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http://dx.doi.org/10.1161/CIRCRESAHA.118.313129DOI Listing
February 2019

Cholesterol-Lowering Agents.

Circ Res 2019 Feb;124(3):364-385

Deutsches Herzzentrum München, Technische Universität München, Munich, Germany (W.K.).

Loss-of-function variants in PCSK9 (proprotein convertase subtilisin-kexin type 9) are associated with lower lifetime risk of atherosclerotic cardiovascular disease) events. Confirmation of these genetic observations in large, prospective clinical trials in participants with atherosclerotic cardiovascular disease has provided guidance on risk stratification and enhanced our knowledge on hitherto unresolved and contentious issues concerning the efficacy and safety of markedly lowering LDL-C (low-density lipoprotein cholesterol). PCSK9 has a broad repertoire of molecular effects. Read More

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http://dx.doi.org/10.1161/CIRCRESAHA.118.313238DOI Listing
February 2019
1 Read

Potential Causality and Emerging Medical Therapies for Lipoprotein(a) and Its Associated Oxidized Phospholipids in Calcific Aortic Valve Stenosis.

Circ Res 2019 Feb;124(3):405-415

From the Division of Cardiovascular Medicine, Sulpizio Cardiovascular Center, University of California San Diego, La Jolla.

The prevalence of calcific aortic valve disease is increasing with aging of the population. Current treatment options for advanced or symptomatic aortic stenosis are limited to traditional surgical or percutaneous aortic valve replacement. Medical therapies that impact the progression of calcific aortic valve disease do not currently exist. Read More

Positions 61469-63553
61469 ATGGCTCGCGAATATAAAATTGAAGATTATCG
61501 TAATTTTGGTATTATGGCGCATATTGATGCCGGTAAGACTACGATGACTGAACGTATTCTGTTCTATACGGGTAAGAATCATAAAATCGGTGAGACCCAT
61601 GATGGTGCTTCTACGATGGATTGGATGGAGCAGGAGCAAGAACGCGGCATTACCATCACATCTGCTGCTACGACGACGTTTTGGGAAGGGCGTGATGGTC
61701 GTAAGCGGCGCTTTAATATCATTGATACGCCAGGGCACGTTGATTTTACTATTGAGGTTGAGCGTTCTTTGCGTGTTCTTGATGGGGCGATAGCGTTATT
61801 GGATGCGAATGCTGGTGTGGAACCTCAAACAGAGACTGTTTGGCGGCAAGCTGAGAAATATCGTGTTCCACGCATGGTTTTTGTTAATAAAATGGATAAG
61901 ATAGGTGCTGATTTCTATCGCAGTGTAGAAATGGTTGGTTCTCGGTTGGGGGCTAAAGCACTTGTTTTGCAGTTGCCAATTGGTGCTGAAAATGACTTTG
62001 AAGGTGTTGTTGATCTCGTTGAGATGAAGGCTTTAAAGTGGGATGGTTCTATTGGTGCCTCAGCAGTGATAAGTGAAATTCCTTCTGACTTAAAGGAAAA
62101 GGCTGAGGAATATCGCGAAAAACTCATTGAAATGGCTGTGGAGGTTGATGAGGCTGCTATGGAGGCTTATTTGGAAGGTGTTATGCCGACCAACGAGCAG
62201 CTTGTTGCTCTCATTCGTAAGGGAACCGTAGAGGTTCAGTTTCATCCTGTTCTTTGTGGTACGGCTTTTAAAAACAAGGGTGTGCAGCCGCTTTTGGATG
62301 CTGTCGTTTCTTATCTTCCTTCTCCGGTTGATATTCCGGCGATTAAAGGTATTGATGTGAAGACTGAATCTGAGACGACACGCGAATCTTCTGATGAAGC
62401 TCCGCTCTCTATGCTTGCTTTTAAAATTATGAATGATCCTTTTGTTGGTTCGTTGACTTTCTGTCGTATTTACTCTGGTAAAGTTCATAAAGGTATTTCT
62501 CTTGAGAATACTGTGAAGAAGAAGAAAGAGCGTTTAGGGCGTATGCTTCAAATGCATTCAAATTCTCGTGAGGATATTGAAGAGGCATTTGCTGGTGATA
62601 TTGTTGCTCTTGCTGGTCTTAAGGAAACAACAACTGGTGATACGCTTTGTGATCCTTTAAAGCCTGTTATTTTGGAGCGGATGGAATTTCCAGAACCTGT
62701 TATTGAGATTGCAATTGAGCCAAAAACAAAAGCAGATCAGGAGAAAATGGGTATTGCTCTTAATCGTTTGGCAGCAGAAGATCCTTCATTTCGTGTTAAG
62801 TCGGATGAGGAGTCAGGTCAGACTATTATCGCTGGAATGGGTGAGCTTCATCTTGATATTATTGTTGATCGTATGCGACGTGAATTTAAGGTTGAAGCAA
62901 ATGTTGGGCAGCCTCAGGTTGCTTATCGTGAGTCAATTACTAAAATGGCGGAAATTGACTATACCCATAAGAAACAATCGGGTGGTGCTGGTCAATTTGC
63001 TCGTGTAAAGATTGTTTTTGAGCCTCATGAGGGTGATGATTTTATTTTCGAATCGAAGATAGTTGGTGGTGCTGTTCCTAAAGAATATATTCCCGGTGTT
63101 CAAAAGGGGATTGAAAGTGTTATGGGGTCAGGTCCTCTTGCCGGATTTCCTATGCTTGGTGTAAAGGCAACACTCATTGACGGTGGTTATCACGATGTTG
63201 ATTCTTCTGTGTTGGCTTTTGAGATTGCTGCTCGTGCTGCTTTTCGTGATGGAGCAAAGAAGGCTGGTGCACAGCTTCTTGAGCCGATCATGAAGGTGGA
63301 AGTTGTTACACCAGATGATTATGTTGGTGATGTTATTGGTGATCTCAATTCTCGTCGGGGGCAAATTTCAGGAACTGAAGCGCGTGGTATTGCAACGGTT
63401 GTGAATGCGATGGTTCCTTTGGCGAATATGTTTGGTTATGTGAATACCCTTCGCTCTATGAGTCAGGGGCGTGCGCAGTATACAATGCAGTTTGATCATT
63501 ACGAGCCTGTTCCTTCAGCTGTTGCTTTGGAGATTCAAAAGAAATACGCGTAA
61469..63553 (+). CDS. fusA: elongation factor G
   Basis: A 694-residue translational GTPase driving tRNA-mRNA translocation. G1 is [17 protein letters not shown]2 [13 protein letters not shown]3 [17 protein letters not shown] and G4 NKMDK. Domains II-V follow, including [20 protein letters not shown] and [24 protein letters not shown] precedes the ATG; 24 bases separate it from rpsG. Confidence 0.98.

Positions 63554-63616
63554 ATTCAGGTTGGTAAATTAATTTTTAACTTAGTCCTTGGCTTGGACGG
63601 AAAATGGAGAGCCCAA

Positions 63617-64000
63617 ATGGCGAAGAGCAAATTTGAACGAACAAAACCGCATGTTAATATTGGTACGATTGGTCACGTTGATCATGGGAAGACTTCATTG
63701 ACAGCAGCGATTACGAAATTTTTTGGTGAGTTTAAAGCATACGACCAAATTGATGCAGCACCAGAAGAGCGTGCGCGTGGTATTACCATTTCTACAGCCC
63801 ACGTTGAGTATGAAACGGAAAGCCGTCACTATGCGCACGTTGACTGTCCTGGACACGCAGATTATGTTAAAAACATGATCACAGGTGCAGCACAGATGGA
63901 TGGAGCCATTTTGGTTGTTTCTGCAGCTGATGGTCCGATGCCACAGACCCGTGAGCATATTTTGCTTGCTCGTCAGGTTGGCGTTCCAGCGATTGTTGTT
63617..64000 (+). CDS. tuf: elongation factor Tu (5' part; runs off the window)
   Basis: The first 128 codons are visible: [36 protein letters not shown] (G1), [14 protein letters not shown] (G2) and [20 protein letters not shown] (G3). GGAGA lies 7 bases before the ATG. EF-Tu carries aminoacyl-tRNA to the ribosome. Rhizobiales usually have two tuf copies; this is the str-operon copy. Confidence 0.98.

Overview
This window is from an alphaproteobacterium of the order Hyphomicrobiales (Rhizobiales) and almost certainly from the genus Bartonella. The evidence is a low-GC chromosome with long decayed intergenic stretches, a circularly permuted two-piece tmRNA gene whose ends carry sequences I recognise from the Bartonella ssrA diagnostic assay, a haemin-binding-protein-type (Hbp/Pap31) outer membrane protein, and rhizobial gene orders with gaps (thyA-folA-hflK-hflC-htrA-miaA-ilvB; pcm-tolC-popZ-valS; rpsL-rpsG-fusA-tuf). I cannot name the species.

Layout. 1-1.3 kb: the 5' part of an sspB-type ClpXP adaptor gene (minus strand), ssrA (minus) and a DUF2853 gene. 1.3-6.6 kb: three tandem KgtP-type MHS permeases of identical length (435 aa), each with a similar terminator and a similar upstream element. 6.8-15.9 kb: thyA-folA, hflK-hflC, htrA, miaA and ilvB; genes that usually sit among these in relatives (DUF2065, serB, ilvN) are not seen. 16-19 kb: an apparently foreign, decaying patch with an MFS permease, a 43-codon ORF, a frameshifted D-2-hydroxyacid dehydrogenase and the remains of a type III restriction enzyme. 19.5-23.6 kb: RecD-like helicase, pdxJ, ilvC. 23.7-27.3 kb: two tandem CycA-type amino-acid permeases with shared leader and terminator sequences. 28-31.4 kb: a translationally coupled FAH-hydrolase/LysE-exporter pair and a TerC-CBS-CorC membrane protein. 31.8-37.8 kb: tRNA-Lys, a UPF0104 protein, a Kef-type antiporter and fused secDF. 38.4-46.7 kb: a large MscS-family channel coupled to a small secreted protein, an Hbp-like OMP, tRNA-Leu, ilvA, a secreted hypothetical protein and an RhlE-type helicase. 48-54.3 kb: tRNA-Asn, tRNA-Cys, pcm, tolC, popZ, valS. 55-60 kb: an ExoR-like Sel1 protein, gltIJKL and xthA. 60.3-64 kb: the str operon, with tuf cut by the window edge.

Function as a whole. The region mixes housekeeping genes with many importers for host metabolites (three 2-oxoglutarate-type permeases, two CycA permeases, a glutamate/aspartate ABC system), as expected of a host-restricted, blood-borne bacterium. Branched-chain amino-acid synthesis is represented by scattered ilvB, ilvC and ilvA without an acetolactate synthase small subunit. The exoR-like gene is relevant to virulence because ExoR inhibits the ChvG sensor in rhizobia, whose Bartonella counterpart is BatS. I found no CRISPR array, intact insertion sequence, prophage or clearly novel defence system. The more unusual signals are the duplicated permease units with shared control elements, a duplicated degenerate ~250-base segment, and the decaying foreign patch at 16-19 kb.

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http://dx.doi.org/10.1161/CIRCRESAHA.118.313864DOI Listing
http://www.ncbi.nlm.nih.gov/pmc/articles/PMC6361547PMC
February 2019
2 Reads

Overview of Therapeutic Approaches for Cholesterol Lowering and Attenuation of Thrombosis for Prevention of Atherothrombosis.

Circ Res 2019 Feb;124(3):351-353

Knight Cardiovascular Institute, Center for Preventive Cardiology, Oregon Health and Science University, Portland (S.F.).

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http://dx.doi.org/10.1161/CIRCRESAHA.118.314576DOI Listing
February 2019

Cholesterol-Lowering Agents.

Circ Res 2019 Feb;124(3):354-363

From the Department of Primary Care and Public Health, Imperial College, London, United Kingdom.

Cardiovascular disease (CVD) remains the leading cause of death worldwide. To date, decades of research has established LDL-C (low-density lipoprotein cholesterol) as a causal factor in the development of atherosclerotic CVD. Statin therapy, supported by a broad evidence base, has demonstrated its superior efficacy in reducing LDL-C and subsequent cardiovascular risk. Read More

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http://dx.doi.org/10.1161/CIRCRESAHA.118.313245DOI Listing
February 2019
1 Read

Antithrombotic Agents.

Circ Res 2019 Feb;124(3):426-436

From the Thrombosis and Atherosclerosis Research Institute and Department of Medicine, McMaster University, Hamilton, Ontario, Canada.